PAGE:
Carl Reader looks at how the changing nature of business is impacting independent practices
RECENTLY, I’ve been invited to speak at many events, including The Business Show (next door to Accountex, if you’re attending…) about how business is changing. It’s something that affects every one of us who are in practice, and it amazes me how few people are aware of the impact these changes will have.
It’s not just business as usual
People are now no longer looking for ‘the cheapest’ or ‘the best’. They won’t suffer bad service, and closer to home, they won’t stick with a firm just because they’ve looked after 591 generations of the family. Instead, today’s consumer is looking for:
- Health (evidenced by purchases of Fitbits, low carb craze, etc);
- Experience and Novelty; and perhaps most relevant to us
I’d love my firm to provide our clients with the cure to cancer, or a crazy event that they can post on Facebook. The reality is, the emotional trigger that we can tap into, as a service business, is Time.
Remember who the customer is
The next blunt reality is that business is no longer business-to-business or business-to-consumer. It’s human-to-human. People don’t want to deal with a corporate voice, they want to deal with someone they know, like and trust. We might have all systemised our businesses after reading “The E-Myth Revisited”; but you need extraordinary people as well as extraordinary systems.
Millennials are no longer a novelty
Don’t believe the hype that millennials are coming in to the workforce just now and changing everything. I’m at the older end of the millennial generation, and have been in practice for nearly 19 years now having started at 16 (which is scary for both me, and for those who think they have got time to adapt to ‘changes’ They are already there. They probably make up 30-40% of the workforce right now (although I’m sure someone will correct me with the actual statistic.). Communication methods have changed. Desires have changed. It’s a fact of life – and a fact that needs to be embraced by both sides of the equation.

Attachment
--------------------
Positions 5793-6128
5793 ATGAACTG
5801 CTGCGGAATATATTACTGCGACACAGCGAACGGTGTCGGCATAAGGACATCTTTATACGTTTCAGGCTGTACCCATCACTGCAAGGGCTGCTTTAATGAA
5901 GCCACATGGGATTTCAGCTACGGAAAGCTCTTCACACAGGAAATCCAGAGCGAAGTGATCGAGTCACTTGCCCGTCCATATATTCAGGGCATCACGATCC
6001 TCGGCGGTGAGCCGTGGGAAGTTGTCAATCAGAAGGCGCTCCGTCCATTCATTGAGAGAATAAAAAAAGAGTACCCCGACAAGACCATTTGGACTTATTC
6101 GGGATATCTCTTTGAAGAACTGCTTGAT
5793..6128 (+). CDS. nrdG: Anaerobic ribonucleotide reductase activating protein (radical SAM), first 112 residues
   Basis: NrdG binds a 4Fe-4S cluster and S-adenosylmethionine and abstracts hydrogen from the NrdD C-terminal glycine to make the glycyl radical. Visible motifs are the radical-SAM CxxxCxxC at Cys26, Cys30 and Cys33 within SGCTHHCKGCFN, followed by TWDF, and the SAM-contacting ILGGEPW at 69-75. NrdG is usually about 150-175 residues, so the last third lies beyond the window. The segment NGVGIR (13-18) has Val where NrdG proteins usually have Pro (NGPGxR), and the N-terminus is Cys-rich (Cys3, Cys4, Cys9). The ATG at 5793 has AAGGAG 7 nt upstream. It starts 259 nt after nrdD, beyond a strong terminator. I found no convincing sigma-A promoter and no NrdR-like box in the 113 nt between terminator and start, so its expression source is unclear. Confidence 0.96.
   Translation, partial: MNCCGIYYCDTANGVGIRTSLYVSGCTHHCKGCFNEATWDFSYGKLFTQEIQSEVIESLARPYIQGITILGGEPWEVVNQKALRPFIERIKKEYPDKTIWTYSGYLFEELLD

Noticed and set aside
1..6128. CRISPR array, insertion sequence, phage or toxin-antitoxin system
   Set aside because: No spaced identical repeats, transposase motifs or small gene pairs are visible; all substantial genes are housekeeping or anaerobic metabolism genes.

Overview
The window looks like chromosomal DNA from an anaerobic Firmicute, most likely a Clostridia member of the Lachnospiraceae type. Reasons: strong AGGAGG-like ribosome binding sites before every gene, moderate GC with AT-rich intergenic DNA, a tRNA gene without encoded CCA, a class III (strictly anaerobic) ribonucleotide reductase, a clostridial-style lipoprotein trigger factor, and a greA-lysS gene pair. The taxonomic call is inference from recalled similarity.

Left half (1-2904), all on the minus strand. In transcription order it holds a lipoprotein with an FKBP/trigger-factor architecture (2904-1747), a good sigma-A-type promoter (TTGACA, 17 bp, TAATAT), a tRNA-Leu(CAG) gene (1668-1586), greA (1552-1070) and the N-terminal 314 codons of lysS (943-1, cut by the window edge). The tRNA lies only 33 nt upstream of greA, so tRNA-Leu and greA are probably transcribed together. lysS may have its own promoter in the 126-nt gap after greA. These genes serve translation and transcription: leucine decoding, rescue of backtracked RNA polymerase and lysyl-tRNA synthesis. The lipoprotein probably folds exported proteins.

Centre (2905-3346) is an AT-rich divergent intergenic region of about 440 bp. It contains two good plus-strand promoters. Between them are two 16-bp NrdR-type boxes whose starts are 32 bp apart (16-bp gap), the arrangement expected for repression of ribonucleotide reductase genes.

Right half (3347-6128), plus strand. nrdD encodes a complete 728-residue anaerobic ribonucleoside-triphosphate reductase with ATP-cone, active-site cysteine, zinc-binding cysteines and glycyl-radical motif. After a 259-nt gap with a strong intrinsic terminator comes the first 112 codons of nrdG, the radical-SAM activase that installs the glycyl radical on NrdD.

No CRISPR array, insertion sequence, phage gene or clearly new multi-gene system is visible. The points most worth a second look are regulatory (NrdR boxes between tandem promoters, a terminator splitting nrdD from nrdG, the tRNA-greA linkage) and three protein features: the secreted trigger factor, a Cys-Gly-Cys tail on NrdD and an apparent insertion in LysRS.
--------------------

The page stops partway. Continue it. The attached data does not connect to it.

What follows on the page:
But… Robots will be a novelty, but not a nice one…
There’s a really simple way of analysing businesses ripe for automation. Imagine a scale – with specialist skills (requiring human input – think making furniture vs repairing antique furniture) on one axis, and interpersonal skills on another.
I contend that the furniture repairer can get away with grunting monosyllabic noises as his eye for detail, his hands, and his patience will be required in the future.
Those in corporate finance are probably also OK. Whilst the numbers can be crunched by a machine, the human to human interactions in negotiation are vital.
Dentists are laughing right now. Who would go into the chair if the dentist lacked either calming charm, or specialist skills?
There’s one last section of this chart. Bookkeepers, and the accountants who actually spend most of their time looking in the rear view mirror and simply “bean counting”… Good luck!
Carl Reader is a director of Wiltshire-based firm d&t, which won the 2013 British Accountancy Award for Independent Firm of the Year-Wales and South West England
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